As we get older we are molded into norms and society's comfortable rules. We become self-conscious of our actions and how we look to others. Oh, the freedom to be 5 again!
Last week on Father's Day the family when paint balling. I want you to know I was fully covered - coveralls, gloves, head gear. But there was one spot I was not. So, as I was walking back to my team after a game I was shot by a team mate (friendly fire) at close range (about 10 feet) right in the throat. If I may make a suggestion, tell your kids to wear turtle necks, or something. The girls at work, most of whom are nurses, scolded me telling me I could have crushed my larynx or damaged my voice box. After a little while of having difficulty breathing I came out all right and continued the game. But what I was left with was a huge wound to my neck and looked like a really big hickey! Talk about self-conscious!

Friday, June 19, 2009

Bull Dog Tenacity

Today is a bit of a milestone for the Crowders. Today is Adrian's Prom - yes my baby is graduating Grade 12 and the Big Grand Finale is tonight. Basically, I have to face the fact that my kids are, well, grown up. I've held on, I've run the race, the finish line is in sight. We will soon be moving into a new era - one that involves a new focus toward couplehood and less on parenthood.
I was reading Cheryl's blog on Habits and would like to think one of my more positive ones is perserverance. During World War II Churchill put it this way "We shall never surrender!" In the 70s some groovy person made a poster with a kitten dangling by it's front paws with "Hang In there Baby!" on the bottom. God, always the story teller, writes in Scripture in Luke 18:3 about a bull-dog tenacious widow who crys for Justice over and over again until the Judge finally gives her his attention.
Early in the morning, as I'm discussing life with Jesus and the best made plans of mice and Cyndi, there is my cat Frodo, at the front door looking at me, to the door, to me, to the door. Then he starts with his Purr/meow that kinds of comes out "purrrreowll?" over and over again. So even though I'm in deep discussion with the God of Heaven, even though I'm talking with the one through whom I live and move and have my being, the One who holds my very life breath in His hands, I will get up, put Jesus on hold, and let the cat out. Why - because Frodo will not give up - he will keep harping at me to open that door until I simply can't think straight and focus.
The moral of the story is of course to keep praying, keep believing, and perservere. The other option is to stop praying, stop believing and give up - and where's the fun in that? "Never Surrender!"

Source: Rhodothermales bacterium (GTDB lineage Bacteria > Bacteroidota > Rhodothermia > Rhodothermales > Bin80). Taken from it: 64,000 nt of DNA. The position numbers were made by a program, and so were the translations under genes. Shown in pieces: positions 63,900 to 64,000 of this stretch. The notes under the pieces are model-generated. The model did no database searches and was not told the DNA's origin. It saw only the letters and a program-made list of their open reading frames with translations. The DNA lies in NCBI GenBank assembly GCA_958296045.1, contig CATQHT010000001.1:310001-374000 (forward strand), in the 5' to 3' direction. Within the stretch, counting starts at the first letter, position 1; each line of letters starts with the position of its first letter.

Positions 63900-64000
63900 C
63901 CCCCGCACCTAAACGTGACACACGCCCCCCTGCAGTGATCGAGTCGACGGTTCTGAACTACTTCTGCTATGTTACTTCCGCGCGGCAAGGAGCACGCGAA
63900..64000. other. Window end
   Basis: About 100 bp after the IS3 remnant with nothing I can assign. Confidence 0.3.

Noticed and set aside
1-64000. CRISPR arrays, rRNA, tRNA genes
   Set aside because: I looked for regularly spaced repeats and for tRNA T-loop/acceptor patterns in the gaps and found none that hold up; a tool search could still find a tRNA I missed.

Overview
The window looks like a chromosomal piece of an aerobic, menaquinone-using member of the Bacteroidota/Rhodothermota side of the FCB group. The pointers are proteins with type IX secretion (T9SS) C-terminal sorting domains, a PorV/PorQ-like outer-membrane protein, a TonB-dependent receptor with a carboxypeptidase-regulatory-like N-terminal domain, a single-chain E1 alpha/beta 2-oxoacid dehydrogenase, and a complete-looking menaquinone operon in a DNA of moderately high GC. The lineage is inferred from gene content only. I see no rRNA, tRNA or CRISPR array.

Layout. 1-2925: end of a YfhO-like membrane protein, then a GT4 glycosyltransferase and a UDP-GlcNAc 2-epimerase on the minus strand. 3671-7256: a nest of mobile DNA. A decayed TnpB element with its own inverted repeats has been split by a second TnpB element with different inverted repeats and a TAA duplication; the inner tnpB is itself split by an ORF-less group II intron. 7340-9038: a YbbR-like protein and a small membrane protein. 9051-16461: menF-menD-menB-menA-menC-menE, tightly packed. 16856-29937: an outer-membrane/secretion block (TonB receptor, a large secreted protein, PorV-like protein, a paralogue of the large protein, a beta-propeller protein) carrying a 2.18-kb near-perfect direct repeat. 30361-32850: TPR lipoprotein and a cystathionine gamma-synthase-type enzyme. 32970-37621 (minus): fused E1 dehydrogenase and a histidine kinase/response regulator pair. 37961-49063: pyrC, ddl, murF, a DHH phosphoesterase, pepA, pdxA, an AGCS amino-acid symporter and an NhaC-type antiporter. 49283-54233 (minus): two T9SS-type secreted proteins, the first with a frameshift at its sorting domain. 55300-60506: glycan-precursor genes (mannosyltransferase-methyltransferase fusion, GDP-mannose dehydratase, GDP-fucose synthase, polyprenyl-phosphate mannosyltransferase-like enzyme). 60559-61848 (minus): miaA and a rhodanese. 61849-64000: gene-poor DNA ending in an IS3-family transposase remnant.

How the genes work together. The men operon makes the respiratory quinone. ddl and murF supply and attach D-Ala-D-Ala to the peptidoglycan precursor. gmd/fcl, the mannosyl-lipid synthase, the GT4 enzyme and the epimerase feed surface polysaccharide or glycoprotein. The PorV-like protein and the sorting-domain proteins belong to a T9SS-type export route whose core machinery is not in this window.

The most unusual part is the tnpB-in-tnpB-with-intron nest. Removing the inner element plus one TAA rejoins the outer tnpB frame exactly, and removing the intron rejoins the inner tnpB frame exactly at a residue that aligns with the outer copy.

Friday, June 12, 2009

The Power of Senses!

I planted a new rosebush this year and what a beauty it is - even better it has this wonderful peachy scent. My peonies are also opening up this week and their heady perfume hits you when you walk out the front door. I love using all my senses, they are a gift that makes life all that more wonderful.
A few years ago I was in a rather nasty boating accident. It went something like this "Boy they are coming up pretty fast behind us" followed by "I don't think they are going to Stop!" and ended with "Oh My Gosh there's a boat on top of me!!" With the protection of God above and Sid Molenaar who happened to be in front of me and helped to ramp the boat overtop and not directly into me (thanks again Sid!) I came away with nothing but a bang on my head. The only lasing effects is, well, my sense of smell is kind of wonky. It still works but in a weird way. I can't really explain it except that smells seem to get stuck in my head and will stick with me for days. This is lovely if it's a lovely smell - not so nice when it's an icky smell.
As I was biking to work the other day a delivery truck full of fresh bread happened to throw open the back door of the truck just as I was going by and this amazing scent of fresh bread hit me full in the face. How can you not appreciate that! I love the smell of clean sheets, a dusty old house on a hot summer day, fresh baked cookies and coffee, pine trees and water that remind me of camping or cottaging, cleaned and polished babies right after bathtime. I love the smell of snow, of snow melting in springtime, a dewy spring morning and a crisp fall day. I could go on and on. Nothing will take you back faster in time then your sense of smell. Get out there and breath in people, breath in!

Friday, June 5, 2009

Searching for Donkeys, Found Destiny

Let's all start this month with a deep breath......and's June. Let's just slow things down a bit, shall we? Especially you, Amy - easy girl on how many things to accomplish in one day. And I thought I was bad! Sheesh!

I wanted to share something God is revealing to me in His most wonderful way of late. It's no surprise to anyone Life is full of unexpected twists and turns - some good, some not so good. Let's take Samson, for example. Here is a big strapping, good looking lad just doing what big, strapping good-looking lads do hanging around the house. So his father, no doubt in an effort to get him moving, sends him off with a servant to find some missing donkeys. They are not having much luck and are considering giving up the search when the servant suggests they chat with the prophet Samuel who happens to be in the area. Well they do this and the next thing you know Samuel advises Samson not only are the donkeys home but he has been chosen to be anointed the first King of Israel. I'm pretty sure Samson did not see that one coming. God has some wonderful plans for all of us and they may show up when we least expect it! He is preparing open doors, changing the scenery, making connections all behind the scenes that we may not be aware of until one day the curtain opens up and there is a complete change in Destiny! Let's do our best to keep our hearts pliable and our ears open to His direction.